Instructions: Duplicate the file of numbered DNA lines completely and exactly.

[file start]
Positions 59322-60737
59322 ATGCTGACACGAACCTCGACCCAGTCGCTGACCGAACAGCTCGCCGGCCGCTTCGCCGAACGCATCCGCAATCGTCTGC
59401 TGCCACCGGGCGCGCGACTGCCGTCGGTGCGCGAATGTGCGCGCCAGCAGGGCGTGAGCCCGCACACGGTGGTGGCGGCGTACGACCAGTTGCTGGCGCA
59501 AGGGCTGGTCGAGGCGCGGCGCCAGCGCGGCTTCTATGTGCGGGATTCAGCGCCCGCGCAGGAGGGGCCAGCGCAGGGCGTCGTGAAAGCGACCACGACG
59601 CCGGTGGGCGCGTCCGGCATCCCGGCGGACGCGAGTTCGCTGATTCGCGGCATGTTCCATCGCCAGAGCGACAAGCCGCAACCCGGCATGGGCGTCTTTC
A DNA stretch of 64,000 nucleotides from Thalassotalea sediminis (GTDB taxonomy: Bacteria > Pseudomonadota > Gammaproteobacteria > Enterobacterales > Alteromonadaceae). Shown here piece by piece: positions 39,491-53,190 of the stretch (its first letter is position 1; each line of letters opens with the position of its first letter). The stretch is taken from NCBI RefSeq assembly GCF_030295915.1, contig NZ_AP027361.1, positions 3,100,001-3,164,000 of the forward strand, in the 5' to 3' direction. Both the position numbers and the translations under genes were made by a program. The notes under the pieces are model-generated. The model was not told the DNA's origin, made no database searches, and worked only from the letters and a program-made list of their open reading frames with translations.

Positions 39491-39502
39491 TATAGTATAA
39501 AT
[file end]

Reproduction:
Positions 59322-60737
59322 ATGCTGACACGAACCTCGACCCAGTCGCTGACCGAACAGCTCGCCGGCCGCTTCGCCGAACGCATCCGCAATCGTCTGC
59401 TGCCACCGGGCGCGCGACTGCCGTCGGTGCGCGAATGTGCGCGCCAGCAGGGCGTGAGCCCGCACACGGTGGTGGCGGCGTACGACCAGTTGCTGGCGCA
59501 AGGGCTGGTCGAGGCGCGGCGCCAGCGCGGCTTCTATGTGCGGGATTCAGCGCCCGCGCAGGAGGGGCCAGCGCAGGGCGTCGTGAAAGCGACCACGACG
59601 CCGGTGGGCGCGTCCGGCATCCCGGCGGACGCGAGTTCGCTGATTCGCGGCATGTTCCATCGCCAGAGCGACAAGCCGCAACCCGGCATGGGCGTCTTTC
A DNA stretch of 64,000 nucleotides from Thalassotalea sediminis (GTDB taxonomy: Bacteria > Pseudomonadota > Gammaproteobacteria > Enterobacterales > Alteromonadaceae). Shown here piece by piece: positions 39,491-53,190 of the stretch (its first letter is position 1; each line of letters opens with the position of its first letter). The stretch is taken from NCBI RefSeq assembly GCF_030295915.1, contig NZ_AP027361.1, positions 3,100,001-3,164,000 of the forward strand, in the 5' to 3' direction. Both the position numbers and the translations under genes were made by a program. The notes under the pieces are model-generated. The model was not told the DNA's origin, made no database searches, and worked only from the letters and a program-made list of their open reading frames with translations.

Positions 39491-39502
39491 TATAGTATAA
39501 AT